College to Career

Abrams moves ahead as Kemp and Cagle fight to run-off

Photo by Unique Rodriguez | The Signal

After Georgia’s May 22 gubernatorial primary, the state is gearing up for a run-off between Republicans Casey Cagle and Brian Kemp. Stacey Abrams, the projected leader for the Democrats, took her win over Stacey Evans.

With 75 percent of the Democratic vote, Abrams’ victory was nothing short of a landslide. After results were released, Abrams issued an address, encouraging the rest of the Democratic Party to unify.

“I offer my congratulations to Stacey Evans and her campaign and all of her supporters tonight for a hard-fought race. And I know… for the journey that lies ahead, we need every voice in our party – and every independent thinker in the state of Georgia – energized, and by our side to succeed, so I hope you will join our fight for the future,” Abrams said.

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Abrams outlined her hope for a stronger economy, public school reform, renewable energy, trade unions, diversity and trade unions, concluding with a reference to the Bible.

“In the Book of Esther, there’s a verse that reminds us we are born for such a time as this. A time to defend our values and protect the vulnerable – stand in the gap and lead the way. A time to know that this democracy only works – when we work for it. That is what we have done tonight and that is what we will continue to do – all the way to victory in November,” Abrams said.

Evans, who conceded to Abrams once election results began to form, delivered her own address for the Democrats.

“I have talked to Stacey Abrams and have offered her my dearest congratulations and I wish her the best and ensured her that I will do everything in my power to make sure that she is successful, and I’m sure that everyone in this room will do exactly the same thing,” Evans said.

Cagle, who took 39 percent of the Republican vote, and Kemp, who took 26 percent, are facing each other in a run-off. Unlike Abrams and Evans, tight primary results led to less of a unifying sentiment.

“Today, Republican primary voters sent a clear message. They are fed up with career politicians, empty promises and empty suits. Casey Cagle spent millions of dollars raised from the special interests. His dark money super PAC spent millions more. He attacked every candidate in the governor’s race after saying for months that he wanted a clean race. He’s not a leader, he’s a puppet; and yeah, I just said that,” Kemp said.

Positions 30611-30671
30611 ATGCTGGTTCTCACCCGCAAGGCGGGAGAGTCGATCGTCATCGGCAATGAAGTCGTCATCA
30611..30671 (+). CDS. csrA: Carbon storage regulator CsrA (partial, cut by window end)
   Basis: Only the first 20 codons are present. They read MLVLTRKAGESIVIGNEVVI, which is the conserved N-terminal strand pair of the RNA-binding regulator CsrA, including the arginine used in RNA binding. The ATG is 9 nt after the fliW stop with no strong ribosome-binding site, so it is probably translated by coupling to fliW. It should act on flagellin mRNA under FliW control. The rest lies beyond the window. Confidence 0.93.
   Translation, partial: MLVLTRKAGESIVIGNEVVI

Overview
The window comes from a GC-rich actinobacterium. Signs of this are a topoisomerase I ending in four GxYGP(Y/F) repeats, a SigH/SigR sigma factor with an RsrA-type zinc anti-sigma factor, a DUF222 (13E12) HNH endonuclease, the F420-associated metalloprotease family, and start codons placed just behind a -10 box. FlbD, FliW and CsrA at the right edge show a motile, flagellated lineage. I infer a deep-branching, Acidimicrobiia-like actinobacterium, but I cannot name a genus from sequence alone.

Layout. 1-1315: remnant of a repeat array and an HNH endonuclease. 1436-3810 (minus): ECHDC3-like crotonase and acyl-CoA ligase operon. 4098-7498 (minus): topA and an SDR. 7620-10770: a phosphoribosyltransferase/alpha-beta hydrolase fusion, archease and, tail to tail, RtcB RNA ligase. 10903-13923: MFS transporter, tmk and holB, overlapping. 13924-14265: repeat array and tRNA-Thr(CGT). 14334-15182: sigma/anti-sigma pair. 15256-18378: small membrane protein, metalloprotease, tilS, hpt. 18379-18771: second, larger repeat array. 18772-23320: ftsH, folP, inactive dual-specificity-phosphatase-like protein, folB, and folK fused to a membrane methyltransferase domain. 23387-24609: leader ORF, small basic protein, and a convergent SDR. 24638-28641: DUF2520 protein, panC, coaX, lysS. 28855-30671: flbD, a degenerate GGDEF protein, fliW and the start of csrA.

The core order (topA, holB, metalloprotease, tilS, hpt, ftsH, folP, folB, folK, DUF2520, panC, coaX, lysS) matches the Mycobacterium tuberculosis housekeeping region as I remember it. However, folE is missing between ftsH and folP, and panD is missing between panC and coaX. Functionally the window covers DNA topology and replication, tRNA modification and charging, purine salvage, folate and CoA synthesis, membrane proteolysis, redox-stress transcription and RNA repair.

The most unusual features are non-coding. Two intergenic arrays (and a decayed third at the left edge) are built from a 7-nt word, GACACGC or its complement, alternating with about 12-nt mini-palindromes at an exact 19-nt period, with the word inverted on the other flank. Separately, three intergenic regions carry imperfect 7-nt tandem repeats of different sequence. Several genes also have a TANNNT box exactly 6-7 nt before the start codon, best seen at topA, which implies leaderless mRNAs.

Kemp’s speech took applause from an energized audience. For the future, he expressed a push for small businesses, support for rural areas, deporting illegal immigrants, dismantling gang violence and school system reformation.

Cagle took his speech in a different direction, noticeably choosing not to address Kemp, and instead to support other republican candidates.

“Hunter Hill, he didn’t make the cut tonight, but he is a good man, and he is my friend, and I want you all to give him a round of applause, and I would say the same thing about Clay Tippins as well. He is a great individual who served our country and served it very honorably, and we look forward to having their support as we go forward,” Cagle said.

Cagle explained his hope for reduced insurance rates, more support for rural hospitals, a boost in Georgia’s workforce and an increase in college pathways for students.

Looking ahead, Abrams and Evans may begin working together for the Democratic vote, as Cagle and Kemp continue their race for the Republican nomination.

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